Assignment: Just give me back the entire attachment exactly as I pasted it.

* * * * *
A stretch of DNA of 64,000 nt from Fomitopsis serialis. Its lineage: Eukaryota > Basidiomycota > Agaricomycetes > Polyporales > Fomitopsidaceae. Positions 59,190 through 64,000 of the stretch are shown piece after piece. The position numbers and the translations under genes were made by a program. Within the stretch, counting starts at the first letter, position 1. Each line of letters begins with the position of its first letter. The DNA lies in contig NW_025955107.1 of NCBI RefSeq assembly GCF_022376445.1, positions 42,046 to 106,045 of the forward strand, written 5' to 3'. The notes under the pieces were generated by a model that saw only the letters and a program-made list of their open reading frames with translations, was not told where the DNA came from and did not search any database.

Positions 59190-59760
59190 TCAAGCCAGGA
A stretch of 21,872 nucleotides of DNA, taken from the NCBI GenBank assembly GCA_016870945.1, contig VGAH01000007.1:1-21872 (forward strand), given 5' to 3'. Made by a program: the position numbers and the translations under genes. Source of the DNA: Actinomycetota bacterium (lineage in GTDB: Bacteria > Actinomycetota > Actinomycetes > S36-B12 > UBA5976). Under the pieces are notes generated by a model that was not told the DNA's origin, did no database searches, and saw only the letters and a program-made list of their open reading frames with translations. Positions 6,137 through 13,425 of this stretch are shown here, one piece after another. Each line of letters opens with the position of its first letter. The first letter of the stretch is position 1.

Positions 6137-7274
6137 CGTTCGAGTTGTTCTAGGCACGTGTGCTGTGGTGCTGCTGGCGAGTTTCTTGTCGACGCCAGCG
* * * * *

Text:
A stretch of DNA of 64,000 nt from Fomitopsis serialis. Its lineage: Eukaryota > Basidiomycota > Agaricomycetes > Polyporales > Fomitopsidaceae. Positions 59,190 through 64,000 of the stretch are shown piece after piece. The position numbers and the translations under genes were made by a program. Within the stretch, counting starts at the first letter, position 1. Each line of letters begins with the position of its first letter. The DNA lies in contig NW_025955107.1 of NCBI RefSeq assembly GCF_022376445.1, positions 42,046 to 106,045 of the forward strand, written 5' to 3'. The notes under the pieces were generated by a model that saw only the letters and a program-made list of their open reading frames with translations, was not told where the DNA came from and did not search any database.

Positions 59190-59760
59190 TCAAGCCAGGA
A stretch of 21,872 nucleotides of DNA, taken from the NCBI GenBank assembly GCA_016870945.1, contig VGAH01000007.1:1-21872 (forward strand), given 5' to 3'. Made by a program: the position numbers and the translations under genes. Source of the DNA: Actinomycetota bacterium (lineage in GTDB: Bacteria > Actinomycetota > Actinomycetes > S36-B12 > UBA5976). Under the pieces are notes generated by a model that was not told the DNA's origin, did no database searches, and saw only the letters and a program-made list of their open reading frames with translations. Positions 6,137 through 13,425 of this stretch are shown here, one piece after another. Each line of letters opens with the position of its first letter. The first letter of the stretch is position 1.

Positions 6137-7274
6137 CGTTCGAGTTGTTCTAGGCACGTGTGCTGTGGTGCTGCTGGCGAGTTTCTTGTCGACGCCAGCG